The setting is the Spanish Pyrenees (the author has made extended stays in Barcelona as a teacher and writer) and concerns a gay son’s search, day after day, for his alcoholic mother, who has vanished on a mountainside during a snowstorm. The link to Joyce’s novella “The Dead,” which concludes “Dubliners” and ends with its classic description of snow falling on a lonely grave, is unforced but inescapable.

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Much has been made over the years of Irish writers’ mastery of the short story. Critics as various as Thomas Flanagan and Denis Donoghue have argued that Irish aptitude for short fiction mirrored the limits and restraints of an impoverished island nation. The short story, Donoghue argued, “presents life in the form of constraint.” Toibin’s “Mothers and Sons” not only establishes him as a short story writer of the first rank -- equal, in fact, to his countryman William Trevor -- but reassures readers that the new and affluent Ireland is mother to a sophisticated and moving new short fiction that is rich in implication and restraint.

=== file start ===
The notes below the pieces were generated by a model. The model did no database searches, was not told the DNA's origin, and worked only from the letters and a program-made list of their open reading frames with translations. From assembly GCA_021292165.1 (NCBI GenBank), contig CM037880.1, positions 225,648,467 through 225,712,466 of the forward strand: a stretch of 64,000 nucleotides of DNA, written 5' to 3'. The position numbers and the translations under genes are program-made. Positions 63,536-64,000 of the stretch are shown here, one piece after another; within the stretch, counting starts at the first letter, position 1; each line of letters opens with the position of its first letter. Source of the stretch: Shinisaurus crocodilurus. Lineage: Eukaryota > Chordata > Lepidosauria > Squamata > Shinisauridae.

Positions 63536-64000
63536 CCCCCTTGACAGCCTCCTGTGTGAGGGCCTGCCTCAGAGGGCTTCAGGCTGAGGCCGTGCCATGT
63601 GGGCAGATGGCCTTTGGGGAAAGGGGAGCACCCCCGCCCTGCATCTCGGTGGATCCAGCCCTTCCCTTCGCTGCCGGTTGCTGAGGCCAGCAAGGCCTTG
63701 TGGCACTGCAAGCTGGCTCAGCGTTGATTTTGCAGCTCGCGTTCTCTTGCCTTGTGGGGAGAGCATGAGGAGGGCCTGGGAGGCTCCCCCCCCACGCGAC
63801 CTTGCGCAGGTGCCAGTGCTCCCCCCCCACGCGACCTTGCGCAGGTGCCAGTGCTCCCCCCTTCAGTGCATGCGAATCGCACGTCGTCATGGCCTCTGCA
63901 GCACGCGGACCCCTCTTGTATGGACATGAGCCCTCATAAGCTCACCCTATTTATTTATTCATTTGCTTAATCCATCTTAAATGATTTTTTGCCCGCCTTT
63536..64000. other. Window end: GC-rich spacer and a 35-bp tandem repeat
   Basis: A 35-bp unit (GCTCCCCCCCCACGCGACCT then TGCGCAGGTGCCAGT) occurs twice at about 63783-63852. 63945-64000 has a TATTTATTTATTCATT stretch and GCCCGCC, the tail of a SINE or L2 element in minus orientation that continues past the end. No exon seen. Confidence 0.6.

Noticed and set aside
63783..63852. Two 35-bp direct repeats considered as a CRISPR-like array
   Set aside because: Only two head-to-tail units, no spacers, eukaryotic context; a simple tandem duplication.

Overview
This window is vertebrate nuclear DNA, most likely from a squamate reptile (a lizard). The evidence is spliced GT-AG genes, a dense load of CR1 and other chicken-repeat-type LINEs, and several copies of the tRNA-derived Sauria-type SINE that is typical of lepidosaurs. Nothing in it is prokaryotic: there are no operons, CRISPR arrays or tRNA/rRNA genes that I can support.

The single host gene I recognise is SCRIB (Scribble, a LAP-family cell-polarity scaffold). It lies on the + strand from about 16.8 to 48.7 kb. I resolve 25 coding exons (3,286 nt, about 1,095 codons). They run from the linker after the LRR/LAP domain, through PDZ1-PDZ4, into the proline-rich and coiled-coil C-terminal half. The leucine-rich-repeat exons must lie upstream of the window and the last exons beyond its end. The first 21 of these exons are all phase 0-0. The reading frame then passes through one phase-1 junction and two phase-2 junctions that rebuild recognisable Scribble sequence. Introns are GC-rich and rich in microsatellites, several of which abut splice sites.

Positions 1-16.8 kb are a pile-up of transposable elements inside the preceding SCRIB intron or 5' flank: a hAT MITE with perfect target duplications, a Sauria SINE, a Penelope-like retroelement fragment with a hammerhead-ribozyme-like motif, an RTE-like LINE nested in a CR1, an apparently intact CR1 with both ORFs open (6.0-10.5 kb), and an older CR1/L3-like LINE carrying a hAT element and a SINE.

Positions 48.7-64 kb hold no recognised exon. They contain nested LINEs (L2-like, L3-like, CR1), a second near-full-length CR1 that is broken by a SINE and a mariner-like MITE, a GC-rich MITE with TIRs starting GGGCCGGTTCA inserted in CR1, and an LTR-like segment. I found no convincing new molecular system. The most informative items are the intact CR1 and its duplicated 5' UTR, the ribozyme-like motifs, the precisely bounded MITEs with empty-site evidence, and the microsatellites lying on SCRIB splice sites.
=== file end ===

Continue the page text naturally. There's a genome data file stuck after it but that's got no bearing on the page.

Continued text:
tim.rutten@latimes.com